Three to Receive Honorary Doctorates at DePauw's 180th Commencement Ceremony
March 19, 2019
Three distinguished individuals -- Iraqi American artist and educator Wafaa Bilal; historian, author and professor Ann G. Carmichael; and noted jazz trumpeter Eddie Henderson -- will receive honorary doctoral degrees at DePauw University's 180th annual commencement. The ceremony will take place on Sunday, May 19, at 10 a.m. in Holton Memorial Quadrangle.
As previously announced, Drew Powell -- an actor best known for his role on television's Gotham and 1998 graduate of DePauw University -- will deliver the principal address to DePauw's Class of 2019. Powell will also receive DePauw's University Arts Medal during the program.
Iraqi-born artist Wafaa Bilal, professor at New York University's Tisch School of the Arts, will receive an honorary Doctor of Performing Arts degree from DePauw. Known internationally for provoking dialogue about international politics and internal dynamics through high profile, Bilal's technologically-driven projects employ the use of robotics, the internet, and photographic mobile mapping. The professor's work is constantly informed by the experience of fleeing his homeland and existing simultaneously in two worlds -- his home in the “comfort zone” of the U.S. and his consciousness of the “conflict zone” in Iraq. Using his own body as a medium and based in New York City, Bilal continues to challenge the comfort zone of audiences with projects such as 3rdi, and Counting..., and Domestic Tension.
Ann Carmichael, associate professor emerita at Indiana University, authored Plague and the Poor in Renaissance Florence and is co-editor of Medicine: A Treasury of Art and Literature. Her research interests are in the history of medicine and public health (especially during the medieval period), and the history of epidemiology, and her work was widely published in scholarly journals. Carmichael, who will receive an honorary Doctor of Science degree from DePauw, has received a number of fellowships, including awards from the National Institutes of Health - National Library of Medicine, National Endowment for the Humanities, and the Renaissance Society of America, and was co-principal investigator on a project for the NIH's Publication Grants program.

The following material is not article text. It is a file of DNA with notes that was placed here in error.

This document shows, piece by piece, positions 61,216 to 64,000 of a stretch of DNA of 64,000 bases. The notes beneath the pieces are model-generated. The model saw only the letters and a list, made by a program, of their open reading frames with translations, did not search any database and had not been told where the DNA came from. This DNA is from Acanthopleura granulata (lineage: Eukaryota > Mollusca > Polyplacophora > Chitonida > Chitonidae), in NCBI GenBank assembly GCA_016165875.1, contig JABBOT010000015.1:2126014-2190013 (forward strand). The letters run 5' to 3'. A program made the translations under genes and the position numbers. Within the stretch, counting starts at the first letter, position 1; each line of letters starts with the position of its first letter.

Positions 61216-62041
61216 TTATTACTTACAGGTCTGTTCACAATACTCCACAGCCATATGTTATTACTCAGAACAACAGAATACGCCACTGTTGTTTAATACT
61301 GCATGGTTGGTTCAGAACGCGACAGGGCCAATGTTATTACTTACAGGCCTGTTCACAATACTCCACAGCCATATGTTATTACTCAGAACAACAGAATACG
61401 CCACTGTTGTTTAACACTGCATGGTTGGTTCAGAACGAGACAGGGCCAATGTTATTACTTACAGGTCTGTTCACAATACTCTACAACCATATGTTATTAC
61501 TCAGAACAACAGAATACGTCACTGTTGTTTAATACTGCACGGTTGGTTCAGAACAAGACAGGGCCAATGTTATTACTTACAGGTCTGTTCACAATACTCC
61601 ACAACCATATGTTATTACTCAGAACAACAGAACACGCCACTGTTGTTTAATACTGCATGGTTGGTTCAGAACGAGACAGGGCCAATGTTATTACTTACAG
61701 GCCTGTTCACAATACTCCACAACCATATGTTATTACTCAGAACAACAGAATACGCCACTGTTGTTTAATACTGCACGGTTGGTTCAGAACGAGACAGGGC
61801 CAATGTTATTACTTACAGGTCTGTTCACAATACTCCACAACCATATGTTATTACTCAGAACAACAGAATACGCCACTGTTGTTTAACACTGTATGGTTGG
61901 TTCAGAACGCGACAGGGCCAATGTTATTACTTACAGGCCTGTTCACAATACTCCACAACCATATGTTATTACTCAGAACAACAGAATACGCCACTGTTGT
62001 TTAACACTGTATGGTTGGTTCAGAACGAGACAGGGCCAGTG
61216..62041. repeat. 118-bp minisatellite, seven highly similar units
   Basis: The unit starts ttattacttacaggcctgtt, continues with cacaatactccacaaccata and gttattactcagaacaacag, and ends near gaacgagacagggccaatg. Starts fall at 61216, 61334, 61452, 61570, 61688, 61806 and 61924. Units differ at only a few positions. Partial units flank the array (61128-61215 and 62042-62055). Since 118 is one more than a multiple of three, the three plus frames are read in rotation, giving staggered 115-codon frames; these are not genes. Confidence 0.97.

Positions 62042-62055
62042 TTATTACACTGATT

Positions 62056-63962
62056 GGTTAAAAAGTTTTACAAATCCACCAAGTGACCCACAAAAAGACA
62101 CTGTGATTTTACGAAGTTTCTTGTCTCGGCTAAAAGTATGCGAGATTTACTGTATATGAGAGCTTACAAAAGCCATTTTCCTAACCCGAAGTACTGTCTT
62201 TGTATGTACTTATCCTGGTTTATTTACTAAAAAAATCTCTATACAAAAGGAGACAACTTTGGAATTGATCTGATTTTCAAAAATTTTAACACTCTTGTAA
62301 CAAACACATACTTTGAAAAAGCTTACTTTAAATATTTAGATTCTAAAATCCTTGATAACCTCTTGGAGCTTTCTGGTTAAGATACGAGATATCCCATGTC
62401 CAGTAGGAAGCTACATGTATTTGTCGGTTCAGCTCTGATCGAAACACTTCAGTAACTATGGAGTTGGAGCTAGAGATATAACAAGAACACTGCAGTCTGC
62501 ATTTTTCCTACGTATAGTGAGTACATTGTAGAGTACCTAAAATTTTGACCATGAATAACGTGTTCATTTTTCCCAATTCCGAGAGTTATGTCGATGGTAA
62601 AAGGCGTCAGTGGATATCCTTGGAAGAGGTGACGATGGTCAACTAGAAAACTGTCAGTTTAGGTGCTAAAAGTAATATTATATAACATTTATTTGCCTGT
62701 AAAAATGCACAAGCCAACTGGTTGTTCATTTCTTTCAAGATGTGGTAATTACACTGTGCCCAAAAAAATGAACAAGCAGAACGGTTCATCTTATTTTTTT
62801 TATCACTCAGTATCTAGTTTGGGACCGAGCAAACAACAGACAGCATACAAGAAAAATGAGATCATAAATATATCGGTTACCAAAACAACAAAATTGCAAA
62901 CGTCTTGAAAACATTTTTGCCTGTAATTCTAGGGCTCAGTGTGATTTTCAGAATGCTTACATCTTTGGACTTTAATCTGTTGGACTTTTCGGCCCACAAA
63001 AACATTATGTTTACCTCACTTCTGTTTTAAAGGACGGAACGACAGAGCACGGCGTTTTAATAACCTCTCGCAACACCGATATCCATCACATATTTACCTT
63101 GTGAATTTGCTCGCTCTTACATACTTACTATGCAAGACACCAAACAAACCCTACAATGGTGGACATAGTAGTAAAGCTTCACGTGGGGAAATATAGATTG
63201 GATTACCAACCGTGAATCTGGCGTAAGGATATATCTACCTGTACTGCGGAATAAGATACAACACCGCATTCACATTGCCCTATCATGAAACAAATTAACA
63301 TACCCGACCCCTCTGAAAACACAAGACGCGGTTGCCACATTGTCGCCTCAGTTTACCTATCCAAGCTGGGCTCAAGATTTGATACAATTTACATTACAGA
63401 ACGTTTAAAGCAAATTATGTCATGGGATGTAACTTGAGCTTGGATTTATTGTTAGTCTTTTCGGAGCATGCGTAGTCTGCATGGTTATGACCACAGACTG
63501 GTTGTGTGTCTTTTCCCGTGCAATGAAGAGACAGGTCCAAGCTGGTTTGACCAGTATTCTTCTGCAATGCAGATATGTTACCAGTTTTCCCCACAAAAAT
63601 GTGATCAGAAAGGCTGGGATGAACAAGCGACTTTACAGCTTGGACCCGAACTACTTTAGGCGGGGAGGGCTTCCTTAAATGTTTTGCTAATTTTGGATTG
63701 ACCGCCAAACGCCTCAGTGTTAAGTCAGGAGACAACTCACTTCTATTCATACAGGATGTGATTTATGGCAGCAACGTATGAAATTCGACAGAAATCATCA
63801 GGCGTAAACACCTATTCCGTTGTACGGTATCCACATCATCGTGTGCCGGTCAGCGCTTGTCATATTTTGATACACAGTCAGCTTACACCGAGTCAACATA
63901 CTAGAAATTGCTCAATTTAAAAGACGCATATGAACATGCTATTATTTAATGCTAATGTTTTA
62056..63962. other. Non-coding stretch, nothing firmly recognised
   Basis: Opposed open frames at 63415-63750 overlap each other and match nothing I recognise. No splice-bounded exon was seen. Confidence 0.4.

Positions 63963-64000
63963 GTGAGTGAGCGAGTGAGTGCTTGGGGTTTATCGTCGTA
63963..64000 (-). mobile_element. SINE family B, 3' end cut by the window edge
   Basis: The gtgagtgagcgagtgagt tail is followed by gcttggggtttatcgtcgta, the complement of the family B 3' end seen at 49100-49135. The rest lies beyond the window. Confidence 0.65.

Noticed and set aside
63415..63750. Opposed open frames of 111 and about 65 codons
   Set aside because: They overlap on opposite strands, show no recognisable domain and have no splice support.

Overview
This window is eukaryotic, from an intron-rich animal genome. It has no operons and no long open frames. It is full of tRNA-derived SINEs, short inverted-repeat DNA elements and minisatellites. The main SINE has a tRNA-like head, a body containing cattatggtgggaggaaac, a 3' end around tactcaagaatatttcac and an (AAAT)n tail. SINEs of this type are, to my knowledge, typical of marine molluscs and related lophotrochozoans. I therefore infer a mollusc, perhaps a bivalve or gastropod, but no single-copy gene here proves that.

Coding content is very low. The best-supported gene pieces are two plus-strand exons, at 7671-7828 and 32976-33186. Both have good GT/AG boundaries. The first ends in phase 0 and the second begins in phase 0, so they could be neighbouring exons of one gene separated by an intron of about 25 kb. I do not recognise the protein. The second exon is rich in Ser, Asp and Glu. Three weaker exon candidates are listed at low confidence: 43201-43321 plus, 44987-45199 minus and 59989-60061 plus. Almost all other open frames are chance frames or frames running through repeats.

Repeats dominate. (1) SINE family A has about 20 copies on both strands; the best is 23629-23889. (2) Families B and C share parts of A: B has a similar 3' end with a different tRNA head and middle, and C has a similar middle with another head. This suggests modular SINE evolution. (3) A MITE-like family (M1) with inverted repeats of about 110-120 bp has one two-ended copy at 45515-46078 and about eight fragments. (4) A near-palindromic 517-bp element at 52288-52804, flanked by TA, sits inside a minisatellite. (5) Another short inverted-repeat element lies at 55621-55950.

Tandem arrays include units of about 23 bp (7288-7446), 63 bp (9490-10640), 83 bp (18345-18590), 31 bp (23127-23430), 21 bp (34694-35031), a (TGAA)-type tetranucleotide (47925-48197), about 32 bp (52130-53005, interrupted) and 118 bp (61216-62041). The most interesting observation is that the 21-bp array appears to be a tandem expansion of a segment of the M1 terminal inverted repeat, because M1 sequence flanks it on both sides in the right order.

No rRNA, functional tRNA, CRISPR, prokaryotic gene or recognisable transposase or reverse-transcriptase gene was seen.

One of today's top and most original jazz trumpet players, Eddie Henderson will be awarded an honorary Doctor of Music degree. Born in New York City, Henderson's father sang with the Charioteers, and his mother danced as one of the Brown twins at the Cotton Club. Louis Armstrong gave a nine-year-old Henderson his first trumpet lessons. After a move to San Francisco, the Henderson home was visited, circa 1956, by Miles Davis, who was impressed by Henderson's playing but encouraged the younger musician to seek his own originality. Following service in the U.S. Air Force, Henderson became the first African American to compete for the national figure skating championship, and pursued dual careers in medicine and music. Henderson balanced a two-year residency in psychiatry at the University of California Hospital with his horn, playing with Herbie Hancock's Mwandishi group, Art Blakey, Elvin Jones, Slide Hampton, Benny Golson, Max Roach, and Dexter Gordon. Henderson has recorded more than two dozen albums of his own and has served on the faculty at Juilliard School of Music (2007-16) and currently teaches in the jazz department at Oberlin University.
Learn more about DePauw University's 180th Commencement by clicking here.Back